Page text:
A quick-ish round up of my entirely splendid trip to Botcon 2012 in Dallas, TX:
Thursday 26th – no official duties today, so some welcome space and time to get over the previous day’s 10-hour flight and see some of the sights of Dallas. Which pretty much amounted to the JFK assassination spots and the 6th floor museum in the former Book Depository (highly recommended, by the way). You do get a real tingly sense of history walking from Houston St onto Elm Street, past the ‘grassy knoll’, and I found it all quite affecting, if in a sombre sort of way. Though I have to say, the ‘X’ on the road that marks where the presidential limousine was when the fatal shot was fired is a tad on the ghoulish side.
Friday 27th – the first day of the convention proper, and I spent some of the morning setting up my fixed spot in Artist’s Alley, between Dan Khanna and Matt Frank, excellent artists both. I had with me original scripts, commemorative Hall Of Fame 2012 author photos and multiple copies of War Within #1 (the lenticular cover variant), all ready for signing. That done, and a quick once round the Dealer Room (which also featured stands for Hasbro, IDW, Activision and Jagex), I grabbed some lunch across the road and then headed back for 2PM, the time the pre-registrants come into the main dealer room and my first autograph session (alongside voice artists David Kaye and Garry Chalk). Then back to my table for the rest of the afternoon. It was busy and buzzy the whole time, and I was mightily pleased with the level of anticipation/excitement that Regeneration One seems to have generated. Later, all the invited guests (myself, Peter Cullen, Buster Jones, Dan Gilvezan, Derrick J. Wyatt, Garry Chalk and David Kaye) gathered for a Golden Ticket reception party, where we mixed and chatted with the fans over drinks and buffet food. Altogether, a highly pleasant and sociable way to kick things off!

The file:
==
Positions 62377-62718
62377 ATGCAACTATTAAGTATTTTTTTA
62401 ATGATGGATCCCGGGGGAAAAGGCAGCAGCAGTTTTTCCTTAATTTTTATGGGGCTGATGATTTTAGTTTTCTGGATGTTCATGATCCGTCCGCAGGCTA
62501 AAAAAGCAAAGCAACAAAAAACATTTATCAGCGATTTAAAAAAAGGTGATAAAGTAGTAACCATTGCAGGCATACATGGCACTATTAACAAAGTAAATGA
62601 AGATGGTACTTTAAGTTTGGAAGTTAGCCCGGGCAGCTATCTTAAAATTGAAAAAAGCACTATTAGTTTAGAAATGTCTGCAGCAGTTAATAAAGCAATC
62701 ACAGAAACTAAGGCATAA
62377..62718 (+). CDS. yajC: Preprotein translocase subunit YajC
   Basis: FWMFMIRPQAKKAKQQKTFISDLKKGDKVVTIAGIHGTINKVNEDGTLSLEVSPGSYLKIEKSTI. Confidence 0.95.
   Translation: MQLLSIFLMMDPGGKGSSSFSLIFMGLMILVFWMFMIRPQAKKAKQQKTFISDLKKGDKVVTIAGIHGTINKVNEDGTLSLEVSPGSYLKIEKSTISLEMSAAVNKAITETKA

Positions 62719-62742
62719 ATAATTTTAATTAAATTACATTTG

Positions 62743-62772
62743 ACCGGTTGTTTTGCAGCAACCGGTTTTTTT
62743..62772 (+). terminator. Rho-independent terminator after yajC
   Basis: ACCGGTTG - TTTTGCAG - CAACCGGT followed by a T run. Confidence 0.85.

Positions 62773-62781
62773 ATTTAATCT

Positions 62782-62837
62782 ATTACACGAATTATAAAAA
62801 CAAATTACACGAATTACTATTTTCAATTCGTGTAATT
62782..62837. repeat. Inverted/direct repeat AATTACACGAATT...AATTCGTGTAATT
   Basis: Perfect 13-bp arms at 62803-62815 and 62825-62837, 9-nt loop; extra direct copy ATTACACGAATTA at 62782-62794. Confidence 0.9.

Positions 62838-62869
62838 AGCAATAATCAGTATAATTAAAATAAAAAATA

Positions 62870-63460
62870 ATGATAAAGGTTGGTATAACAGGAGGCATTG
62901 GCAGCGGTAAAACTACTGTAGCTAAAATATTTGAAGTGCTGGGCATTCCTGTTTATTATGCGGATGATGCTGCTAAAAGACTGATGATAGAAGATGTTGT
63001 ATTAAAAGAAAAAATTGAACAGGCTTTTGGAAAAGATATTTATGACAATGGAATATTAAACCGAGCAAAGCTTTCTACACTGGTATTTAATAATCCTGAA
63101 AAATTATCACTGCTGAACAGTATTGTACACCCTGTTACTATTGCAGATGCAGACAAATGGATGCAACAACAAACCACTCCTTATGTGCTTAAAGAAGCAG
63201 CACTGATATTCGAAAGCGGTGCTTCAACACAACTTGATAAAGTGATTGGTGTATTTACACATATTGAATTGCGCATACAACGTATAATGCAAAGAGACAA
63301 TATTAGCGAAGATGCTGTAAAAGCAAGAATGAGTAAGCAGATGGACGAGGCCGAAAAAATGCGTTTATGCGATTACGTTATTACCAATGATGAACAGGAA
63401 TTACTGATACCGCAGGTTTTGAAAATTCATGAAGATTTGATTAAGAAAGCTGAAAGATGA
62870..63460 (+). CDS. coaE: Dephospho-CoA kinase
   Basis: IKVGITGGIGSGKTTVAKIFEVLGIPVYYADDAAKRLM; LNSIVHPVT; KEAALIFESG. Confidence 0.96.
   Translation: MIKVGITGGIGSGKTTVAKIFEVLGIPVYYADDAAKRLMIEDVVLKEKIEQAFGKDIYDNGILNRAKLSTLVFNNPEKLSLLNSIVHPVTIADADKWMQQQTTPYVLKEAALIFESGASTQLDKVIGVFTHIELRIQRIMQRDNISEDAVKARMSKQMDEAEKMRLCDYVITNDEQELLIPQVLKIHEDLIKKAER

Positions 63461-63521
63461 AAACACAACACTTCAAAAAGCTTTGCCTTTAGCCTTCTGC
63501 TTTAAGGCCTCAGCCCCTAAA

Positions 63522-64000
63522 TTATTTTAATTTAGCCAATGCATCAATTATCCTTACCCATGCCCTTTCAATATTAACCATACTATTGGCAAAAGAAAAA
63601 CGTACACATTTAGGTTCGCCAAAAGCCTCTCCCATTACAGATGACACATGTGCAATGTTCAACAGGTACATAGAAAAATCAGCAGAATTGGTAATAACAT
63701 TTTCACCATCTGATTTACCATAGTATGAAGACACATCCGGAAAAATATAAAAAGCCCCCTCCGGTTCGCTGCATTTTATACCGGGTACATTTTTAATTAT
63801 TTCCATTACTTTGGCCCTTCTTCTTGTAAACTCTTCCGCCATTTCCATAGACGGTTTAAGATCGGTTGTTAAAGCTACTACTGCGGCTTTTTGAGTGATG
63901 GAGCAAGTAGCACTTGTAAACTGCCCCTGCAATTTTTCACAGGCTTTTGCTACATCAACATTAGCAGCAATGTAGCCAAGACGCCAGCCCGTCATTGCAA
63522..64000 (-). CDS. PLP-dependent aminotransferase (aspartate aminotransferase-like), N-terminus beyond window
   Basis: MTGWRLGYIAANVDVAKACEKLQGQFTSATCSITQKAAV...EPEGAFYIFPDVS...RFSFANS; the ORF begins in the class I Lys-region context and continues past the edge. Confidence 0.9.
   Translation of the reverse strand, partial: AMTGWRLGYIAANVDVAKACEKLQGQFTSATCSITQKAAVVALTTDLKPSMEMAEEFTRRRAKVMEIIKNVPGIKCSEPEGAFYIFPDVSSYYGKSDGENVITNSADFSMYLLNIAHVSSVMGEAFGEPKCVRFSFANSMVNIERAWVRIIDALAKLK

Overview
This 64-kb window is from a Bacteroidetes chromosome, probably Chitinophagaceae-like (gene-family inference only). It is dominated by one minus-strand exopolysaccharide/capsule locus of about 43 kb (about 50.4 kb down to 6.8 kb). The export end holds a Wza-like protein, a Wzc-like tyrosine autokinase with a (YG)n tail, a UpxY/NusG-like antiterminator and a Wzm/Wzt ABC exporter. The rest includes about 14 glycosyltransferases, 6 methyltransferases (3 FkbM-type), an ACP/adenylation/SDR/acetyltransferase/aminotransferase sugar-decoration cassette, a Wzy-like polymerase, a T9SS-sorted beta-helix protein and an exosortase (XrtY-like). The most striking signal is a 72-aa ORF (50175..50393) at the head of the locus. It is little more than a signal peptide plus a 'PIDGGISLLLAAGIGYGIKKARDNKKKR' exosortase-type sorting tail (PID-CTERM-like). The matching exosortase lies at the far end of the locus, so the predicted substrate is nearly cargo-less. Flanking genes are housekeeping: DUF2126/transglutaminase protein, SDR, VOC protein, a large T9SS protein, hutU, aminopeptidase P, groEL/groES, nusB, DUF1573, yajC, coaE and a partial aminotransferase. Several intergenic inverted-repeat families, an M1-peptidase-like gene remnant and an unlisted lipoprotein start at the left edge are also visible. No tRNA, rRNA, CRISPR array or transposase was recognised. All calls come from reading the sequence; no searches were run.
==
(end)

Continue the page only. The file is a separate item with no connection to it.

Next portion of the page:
Saturday 28th – it begins in earnest! My scheduled events were the IDW panel at 11 and another autograph session at noon (this time alongside Dan Gilvezan and Buster Jones – Bumblebee and Perceptor respectively from the original animated TV show), and in between spells at my Artist’s Alley table. I was pretty much signing, talking and meeting & greeting from start to finish as more and more people packed into the dealer room. Exhausting, but exhilarating. The IDW panel was led by IDW editor (and writer of the excellent Robots in Disguise) John Barber, and (other than myself) featured colourist Josh Perez, Autocracy scribe Chris Metzen (head honcho and creative force behind Blizzard Entertainment [World of WarCraft & StarCraft]), artist Livio Ramondeli and Jim Sorenson (co-author of the Ark books and many more fine Transformers reference guides). John steered us (via Powerpoint slides) through all IDW’s upcoming Transformers titles, including of course Regeneration One. And then we fielded audience questions, which flew in from all directions. It seems that whatever that arcane and elusive formula is that keeps the most TF fans happy for the longest time, IDW seem to have stumbled across it with their current crop of titles. Long may it continue!